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Setting Up a Sewing Group

How to set up your own local sewing group

 

Once you discover the love of sewing you often want to share that passion with others. To meet up and share tips, advice, swap fabrics etc.  Using the search bar above you can check if there are any local sewing groups near you, but if there aren't why not set up your own?

I spoke to Beth Edmondson, founder of the Liverpool Sewing Club to find out how and why she set up her own sewing group.

What led to you setting up the Liverpool Sewing Club?

I set up Liverpool Sewing Club a few years ago as sewing used to be a community activity – helping each other and passing on your skills. Nowadays you can get support online but nothing beats meeting up with like minded individuals and getting that physical support; after all it’s rather difficult to fit something to your own back without an extra pair of hands!
 
I searched online and was unable to locate anything in Liverpool city centre that met in the evenings or at the weekend. I work full-time, so couldn’t join any regular daytime events. I investigated setting up my own sewing club instead, using online resources and trying to find a reasonably priced city centre location. As we’re a sewing club, not lessons I didn’t want to have to charge members a large fee.

How did you go about attracting members?

Beth Edmondson founder of the Liverpool Sewing Club
Beth Edmondson
Initially we just used the traditional forms of advertising, posters and flyers in local sewing shops. As time progressed I decided it was time to join the 21st century as I already used Facebook & Twitter personally so I decided to setup sewing clubs on both social media platforms - Facebook and on Twitter.  These have both helped immensely and have brought new members to us and also helped people to find us when searching online.

Where and when do you meet?
We meet twice a month (1st and 3rd Monday) at DoES Liverpool  a co-working and maker community located in Liverpool city centre. Working in IT and being involved in the geeky community in Liverpool, I already knew the founders and when they setup DoES in July 2011 they asked if I’d like to move Liverpool Sewing Club there. DoES Liverpool is a Community Interest Company and I found that this and their maker ethos was a perfect fit for the sewing club. The fact that they’re on the 4th floor of a building with great natural light also helped a lot, as all sewers know natural light is a must for working with fabrics.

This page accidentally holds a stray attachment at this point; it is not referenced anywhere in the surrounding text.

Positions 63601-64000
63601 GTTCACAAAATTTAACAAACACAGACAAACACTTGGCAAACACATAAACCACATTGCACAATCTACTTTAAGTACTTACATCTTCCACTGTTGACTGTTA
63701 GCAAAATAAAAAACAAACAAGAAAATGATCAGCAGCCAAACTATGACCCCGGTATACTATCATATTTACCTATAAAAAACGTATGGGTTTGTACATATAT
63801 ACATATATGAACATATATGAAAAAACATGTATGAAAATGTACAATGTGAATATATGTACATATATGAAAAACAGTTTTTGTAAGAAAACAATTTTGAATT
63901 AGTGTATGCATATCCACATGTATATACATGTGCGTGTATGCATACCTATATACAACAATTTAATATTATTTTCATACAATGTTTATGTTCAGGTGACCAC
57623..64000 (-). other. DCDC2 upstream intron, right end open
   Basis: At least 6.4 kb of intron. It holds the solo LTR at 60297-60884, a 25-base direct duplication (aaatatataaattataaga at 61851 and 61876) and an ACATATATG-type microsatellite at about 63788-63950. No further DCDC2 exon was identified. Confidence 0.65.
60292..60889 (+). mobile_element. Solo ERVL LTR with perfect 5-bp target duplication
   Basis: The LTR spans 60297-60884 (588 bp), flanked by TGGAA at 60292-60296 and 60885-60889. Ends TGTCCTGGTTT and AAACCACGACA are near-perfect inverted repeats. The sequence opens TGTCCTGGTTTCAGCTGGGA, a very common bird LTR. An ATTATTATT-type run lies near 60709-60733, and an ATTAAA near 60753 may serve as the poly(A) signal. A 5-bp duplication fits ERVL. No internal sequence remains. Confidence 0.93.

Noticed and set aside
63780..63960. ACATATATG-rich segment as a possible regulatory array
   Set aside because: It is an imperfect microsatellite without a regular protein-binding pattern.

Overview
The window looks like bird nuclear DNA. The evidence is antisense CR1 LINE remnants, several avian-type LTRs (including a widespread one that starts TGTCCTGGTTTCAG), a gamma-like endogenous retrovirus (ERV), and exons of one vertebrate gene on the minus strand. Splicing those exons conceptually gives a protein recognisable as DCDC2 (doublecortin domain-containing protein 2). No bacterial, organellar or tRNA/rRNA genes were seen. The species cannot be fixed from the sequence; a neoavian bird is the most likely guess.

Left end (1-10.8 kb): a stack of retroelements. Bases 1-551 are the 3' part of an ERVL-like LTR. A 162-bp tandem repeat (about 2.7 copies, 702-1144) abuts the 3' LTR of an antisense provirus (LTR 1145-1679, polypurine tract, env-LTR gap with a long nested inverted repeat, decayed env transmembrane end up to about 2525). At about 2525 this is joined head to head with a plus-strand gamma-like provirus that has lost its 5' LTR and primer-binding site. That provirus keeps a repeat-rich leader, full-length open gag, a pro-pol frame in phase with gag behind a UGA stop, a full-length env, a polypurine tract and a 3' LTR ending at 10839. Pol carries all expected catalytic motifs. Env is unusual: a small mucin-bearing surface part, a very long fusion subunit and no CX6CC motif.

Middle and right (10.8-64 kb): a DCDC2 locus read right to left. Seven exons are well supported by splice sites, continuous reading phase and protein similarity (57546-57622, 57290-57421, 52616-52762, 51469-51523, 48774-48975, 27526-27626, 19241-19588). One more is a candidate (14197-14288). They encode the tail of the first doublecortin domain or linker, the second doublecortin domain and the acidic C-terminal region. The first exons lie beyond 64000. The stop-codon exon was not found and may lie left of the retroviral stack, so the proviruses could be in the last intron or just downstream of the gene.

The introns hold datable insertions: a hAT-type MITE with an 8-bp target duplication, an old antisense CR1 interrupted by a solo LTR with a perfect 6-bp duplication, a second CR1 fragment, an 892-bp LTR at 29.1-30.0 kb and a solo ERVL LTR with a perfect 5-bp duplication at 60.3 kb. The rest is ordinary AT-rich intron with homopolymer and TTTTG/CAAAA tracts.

What do you do in a typical session?

We run from 6pm to 9pm, so many people come straight from work, meaning getting the kettle and the microwave going is the first priority! When suitably refreshed, the projects start making an appearance, which usually results in a fair bit of admiring comments and questions.

We all get stuck into our projects, getting out any equipment that may be required, including the two sewing 
machines that we saved up to provide. We deliberate purchased two entry level machines so as not to overwhelm any beginners but still being versatile enough to be useful for most projects. Offers and requests for help occur as required, usually along with at least one more cuppa. Then when it’s time to pack up, which usually is a bit later than it should be as we’re having too much sewing fun, we all chip in.

What sorts of things do members make?
 
Doing pattern alterations
 Doing pattern alterations at sewing club
All aspects of needlework are covered at Liverpool Sewing Club, from embroidery to patchwork with a number of beautiful quilts being produced by our members; to homewares such as cushions; soft toy making; upcycling such as replacing the lining on a coat; bag making and full dressmaking, with a number of beautiful garments being produced by our members. We’ve even been known for members to bring along their knitting and crochet projects.

What are the benefits of being part of a sewing group?

We all find that meeting up with like minded individuals helps, chatting to someone who understands our need for fabric hoarding, which husbands/partners/non-sewingfriends just don’t get! Having the company and support of other people that love to do crafty things is great. It’s a friendly, relaxed and welcoming environment and nice to talk to people who just get the sewing bug. When dressmaking, having someone you trust and that understands fitting issues to help get the fit right is essential and getting the hem straight is much easer with a friend. Sometimes just another opinion can help, I know one member was trying to workout the layout of a quilt and having another sewers viewpoint helped a lot. I’ve been told by one of the members that sewing club is the highlight of her week!

What tips could you share with someone who wants to set up their own group?

Research – Is there already a sewing club in your area? If so, is it daytime or evening?

Advertise – Flyers and posters in your local sewing shops are always good. In this digital age, social media is a must - create Facebook and Twitter accounts and use them.

Venue – Find a good central location with reasonable rent and good amenities – a kettle is a minimum! Is there power available to plug in any sewing machines? Is there natural light?

Communication  - Speak to your members, what do they want from a sewing club?

Provisions – Decide what you will provide and ensure your members know this. Initially we just provided the space and members brought their own supplies; now we’ve been able to save up for the basics – sewing machines, thread, scissors, fabric scraps etc

Find out more about Liverpool Sewing Club here.

If you don't want to set up your own sewing group why not read our guide to finding a local sewing group.

Locate your local sewing club